COSEWIC reassessment of the Humpback Whale (North Pacific population)
COSEWIC is a body established, and granted specific duties and powers, under SARA. It is an independent group of expert scientists who, among other things, assess species to determine if they are at risk or not. SARA requires that COSEWIC reassess species at risk at least once every 10 years to confirm the species classification, reclassify the species or indicate that the species is no longer at risk, depending on whether its situation has improved or deteriorated.
In its 2003 assessment for the Humpback Whale (North Pacific population), COSEWIC mentioned that the species population had been heavily reduced by commercial whaling, which had continued almost without interruption until the Second World War. Although whaling had decreased the species population, evidence at the time showed that the population had been increasing, with numbers totalling in the low hundreds. COSEWIC concluded that the species was threatened, and the Humpback Whale (North Pacific population) was subsequently listed as threatened on Schedule 1 of SARA in 2005.
In their most recent 2011 assessment and status report, COSEWIC found that there had been no evidence of a population decline since the 1960s, which is around the time that commercial whaling ended. Although no trend data are available from 1966 to the 1990s, COSEWIC has found that the population has been increasing at about 4% per year since the early 1990s. Based on 2006 photo-identification data, the population was estimated to have increased by more than 50% over the last three generations (i.e. 64.5 years), consisting of more than 18 000 non-calf individuals.
According to COSEWIC, while the species’ situation has improved tremendously over the last five decades, current numbers are still considerably smaller than the number that must have been present off the west coast of Vancouver Island before 1905. This, combined with the potential impact of residual threats, is the reason why COSEWIC has determined that the Humpback Whale (North Pacific population) is a recovering wildlife species no longer considered to be threatened but not yet clearly secure. Therefore, COSEWIC considers this wildlife species as a species of special concern.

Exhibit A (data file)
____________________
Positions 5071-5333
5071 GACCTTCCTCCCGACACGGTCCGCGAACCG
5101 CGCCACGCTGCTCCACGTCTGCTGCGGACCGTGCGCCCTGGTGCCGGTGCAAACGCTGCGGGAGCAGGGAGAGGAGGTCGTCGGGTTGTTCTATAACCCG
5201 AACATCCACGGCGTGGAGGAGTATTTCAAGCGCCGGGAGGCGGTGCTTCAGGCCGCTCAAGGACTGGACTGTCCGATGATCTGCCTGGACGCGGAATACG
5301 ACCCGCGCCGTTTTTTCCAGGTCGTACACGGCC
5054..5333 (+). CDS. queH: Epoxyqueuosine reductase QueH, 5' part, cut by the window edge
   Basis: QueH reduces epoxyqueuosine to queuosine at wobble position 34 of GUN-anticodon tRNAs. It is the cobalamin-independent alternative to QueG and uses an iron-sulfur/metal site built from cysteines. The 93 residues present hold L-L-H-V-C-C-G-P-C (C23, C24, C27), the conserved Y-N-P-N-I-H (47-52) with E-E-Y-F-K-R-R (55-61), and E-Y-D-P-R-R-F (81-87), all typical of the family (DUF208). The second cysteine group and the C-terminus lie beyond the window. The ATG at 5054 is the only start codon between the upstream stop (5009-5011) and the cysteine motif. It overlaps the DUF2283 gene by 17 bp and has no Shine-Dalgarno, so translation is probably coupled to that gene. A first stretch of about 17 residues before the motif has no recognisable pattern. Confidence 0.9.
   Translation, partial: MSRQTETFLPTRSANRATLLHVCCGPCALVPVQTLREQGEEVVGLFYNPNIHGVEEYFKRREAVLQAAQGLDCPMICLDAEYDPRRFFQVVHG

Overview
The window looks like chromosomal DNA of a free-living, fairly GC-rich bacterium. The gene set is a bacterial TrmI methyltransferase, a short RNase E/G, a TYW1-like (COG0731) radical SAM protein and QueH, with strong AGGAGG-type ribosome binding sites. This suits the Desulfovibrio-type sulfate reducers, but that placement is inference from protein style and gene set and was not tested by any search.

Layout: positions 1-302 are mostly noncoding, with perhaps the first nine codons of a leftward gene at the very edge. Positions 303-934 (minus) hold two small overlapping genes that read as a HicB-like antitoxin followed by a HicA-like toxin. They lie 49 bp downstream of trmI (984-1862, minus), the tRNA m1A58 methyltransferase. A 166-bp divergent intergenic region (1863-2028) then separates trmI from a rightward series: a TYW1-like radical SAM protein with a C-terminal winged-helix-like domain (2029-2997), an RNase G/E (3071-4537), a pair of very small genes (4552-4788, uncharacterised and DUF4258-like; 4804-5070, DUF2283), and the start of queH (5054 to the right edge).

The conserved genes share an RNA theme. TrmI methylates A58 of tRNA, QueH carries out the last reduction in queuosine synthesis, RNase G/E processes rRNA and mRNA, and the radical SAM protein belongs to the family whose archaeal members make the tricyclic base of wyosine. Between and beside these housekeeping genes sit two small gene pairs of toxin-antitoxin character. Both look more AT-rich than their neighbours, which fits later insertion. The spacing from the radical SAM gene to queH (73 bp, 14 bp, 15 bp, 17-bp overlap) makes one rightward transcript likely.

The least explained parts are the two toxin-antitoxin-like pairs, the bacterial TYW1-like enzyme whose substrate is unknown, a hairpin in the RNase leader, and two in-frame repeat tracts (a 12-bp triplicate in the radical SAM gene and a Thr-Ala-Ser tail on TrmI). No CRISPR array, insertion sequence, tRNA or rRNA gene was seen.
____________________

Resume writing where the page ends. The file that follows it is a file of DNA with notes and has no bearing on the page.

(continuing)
For more information on the Humpback Whale (North Pacific population), please visit the Species at Risk Public Registry at www.sararegistry.gc.ca/species/speciesDetails_e.cfm?sid=148.
For more information on COSEWIC’s most recent assessment and status report of the Humpback Whale (North Pacific population), please visit www.sararegistry.gc.ca/default.asp?lang=En&n= 09707A81-1.
The Humpback Whale is one of the largest cetaceans, typically reaching lengths of 13 m for males and 14 m for females and weighing 25 to 40 tonnes. The Humpback Whale species is characterized by pleated grooves in the skin of the neck that allow the throat to expand during the intake of huge amounts of water during feeding, and the presence of a dorsal fin.
Humpback Whales are found in tropical, temperate and sub-polar waters worldwide. In Canada, Humpback Whales are found on both the east and west coasts, and belong to separate populations. The range of the Humpback Whale (North Pacific population) extends along the full length of the west coast of British Columbia to northwestern Alaska.
In Pacific waters, the range of Humpback Whales (North Pacific population) spans the inshore coastal inlets, seaward across the continental shelf and into offshore waters. They are highly migratory, moving seasonally between winter subtropical breeding areas to high latitude feeding grounds in Canada.